We convened three meetings with scholars from the U.S., Europe, and Latin America to facilitate the project's work. An initial planning meeting was held in Washington, DC, in February 2014. This meeting included a public forum on the relationship of religious advocacy to both justice and rights in contemporary Latin America. In November 2014, also in Washington, DC, CLALS convened a group of leading researchers, who presented original case-driven research as part of a day-long meeting concerned with the ways religion has shaped public agendas around gender and the environment in Latin America. This meeting was followed by a public forum on religion, sex, and nature in diverse social justice movements across the region. The project also sponsored a panel at the annual meeting of the Latin American Studies Association in May 2015 in San Juan, Puerto Rico, which highlighted one part of this ongoing work, the challenge posed by indigenous peoples and their cosmologies to global environmental debate. In July 2015, we held a third meeting on religion and climate change in comparative regional perspective. 

We also convened a series of workshops and public fora to facilitate dialogue with and inform the work of practitioners and policy decision-makers engaged with project topics. Together with the Pulitzer Center on Crisis Reporting, we hosted a public workshop in September 2015 on religion, journalism, and climate change, which will assessed the impact of the papal encyclical on the environment. The workshop also marked the premiere of the documentary When the Forest Weeps, by School of Communications Journalist in Residence Bill Gentile. In collaboration with the Washington College of Law’s Impact Litigation Project, we hosted a workshop in October 2015 on the influence of religious family law on the rights of LGBT parents and children. Two final public panels were held January 20-21, 2016 to disseminate project findings among practitioners and policy decision-makers through the presentation of case studies. The first of these took place at the Washington Office on Latin America in Washington, DC and the second at the Kairos Center for Religions, Rights, and Social Justice in New York City.

Project Concept Document

Project Video Resources


Working Papers:

What Pope Francis Brings to Latin America

"Let Us Care for Everyone's Home": The Catholic Church's Role in Keeping Gold Mining out of El Salvador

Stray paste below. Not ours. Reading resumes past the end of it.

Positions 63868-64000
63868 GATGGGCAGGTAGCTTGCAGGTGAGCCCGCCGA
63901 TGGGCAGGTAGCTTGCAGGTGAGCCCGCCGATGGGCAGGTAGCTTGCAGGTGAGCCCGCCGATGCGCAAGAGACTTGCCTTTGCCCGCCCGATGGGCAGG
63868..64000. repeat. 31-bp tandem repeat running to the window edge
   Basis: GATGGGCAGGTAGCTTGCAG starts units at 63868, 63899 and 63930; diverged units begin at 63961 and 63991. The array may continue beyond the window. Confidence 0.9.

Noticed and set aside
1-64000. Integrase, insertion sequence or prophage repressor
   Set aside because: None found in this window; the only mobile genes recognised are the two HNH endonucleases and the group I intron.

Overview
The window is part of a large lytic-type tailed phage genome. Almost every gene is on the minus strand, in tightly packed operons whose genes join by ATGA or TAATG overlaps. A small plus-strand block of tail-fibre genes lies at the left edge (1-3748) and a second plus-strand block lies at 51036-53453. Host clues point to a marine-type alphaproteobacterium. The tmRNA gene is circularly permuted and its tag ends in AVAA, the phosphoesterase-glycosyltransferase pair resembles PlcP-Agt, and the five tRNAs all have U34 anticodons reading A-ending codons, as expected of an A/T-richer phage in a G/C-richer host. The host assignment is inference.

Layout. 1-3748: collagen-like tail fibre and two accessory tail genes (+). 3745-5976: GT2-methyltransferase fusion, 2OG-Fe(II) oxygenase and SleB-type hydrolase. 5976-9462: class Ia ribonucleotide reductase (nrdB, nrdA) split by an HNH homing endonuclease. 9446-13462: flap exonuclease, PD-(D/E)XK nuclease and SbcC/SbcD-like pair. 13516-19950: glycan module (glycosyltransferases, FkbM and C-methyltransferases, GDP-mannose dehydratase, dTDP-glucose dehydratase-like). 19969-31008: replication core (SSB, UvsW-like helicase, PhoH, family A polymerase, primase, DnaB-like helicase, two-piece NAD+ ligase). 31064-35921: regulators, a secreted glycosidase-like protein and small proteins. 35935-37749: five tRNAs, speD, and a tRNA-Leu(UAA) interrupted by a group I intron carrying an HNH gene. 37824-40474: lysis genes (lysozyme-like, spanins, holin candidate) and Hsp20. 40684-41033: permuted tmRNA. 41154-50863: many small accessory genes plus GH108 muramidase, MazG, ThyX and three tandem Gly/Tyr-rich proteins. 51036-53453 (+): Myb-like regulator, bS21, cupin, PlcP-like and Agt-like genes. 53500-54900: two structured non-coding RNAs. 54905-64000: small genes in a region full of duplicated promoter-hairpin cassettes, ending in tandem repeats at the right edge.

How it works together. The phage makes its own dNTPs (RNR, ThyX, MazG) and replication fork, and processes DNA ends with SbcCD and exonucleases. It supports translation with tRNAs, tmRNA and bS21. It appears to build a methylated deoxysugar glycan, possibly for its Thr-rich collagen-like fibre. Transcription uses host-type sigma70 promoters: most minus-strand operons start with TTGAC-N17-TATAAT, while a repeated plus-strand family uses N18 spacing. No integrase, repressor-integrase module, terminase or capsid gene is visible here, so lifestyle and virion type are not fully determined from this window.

Public Fora: Churches and Cosmologies

Participant Bios

Forum Flyers (DC and NYC)

DC Event Video via

Workshop: Religion, Law, and LGBTI Rights

Workshop Agenda

Participant Bios

Workshop Rationale

Public Forum: Religion and Climate Change in the Public Sphere

Event Videos and Report via the Pulitzer Center

Feature Article on When the Forest Weeps 

Forum Agenda

Participant Bios

Forum Flyer

Workshop Rationale

Workshop: Religion and Climate Change in Comparative Regional Perspective

Workshop Agenda

Participant Bios

November 2014 Project Workshop

Workshop Agenda

Participant Bios

Public Forum Flyer

February 2014 Planning Meeting

Workshop Agenda

Participant Bios

Public Forum Flyer

Related Blog Posts

From Lima to Paris ... and Beyond

El Salvador: Just Saying No to Gold Mining

Pope Francis’s Pastoral Mission

The Papal Encyclical: Driving Debate in Latin America

The Amazon Basin: Rainforests, Oil, Politics, and the U.N. Climate Negotiations

Historic August for LGBT Rights in Colombia

Is Marina Silva the PT’s Nemesis?

Climate Change: Creating Spaces for Action

Brazil: Evangelicals Gaining Influence

Brazil: Sustained Attention to Sustainable Development?

Performing the Pope

Related Links

Henry R. Luce Initiative on Religion in International Affairs

CLALS and School of Communication Partnership with the Pulitzer Center on Crisis Reporting

Archived Project: Religion and Violence in Latin America

Hemispheric Institute Initiative: Religion and Politics in the Americas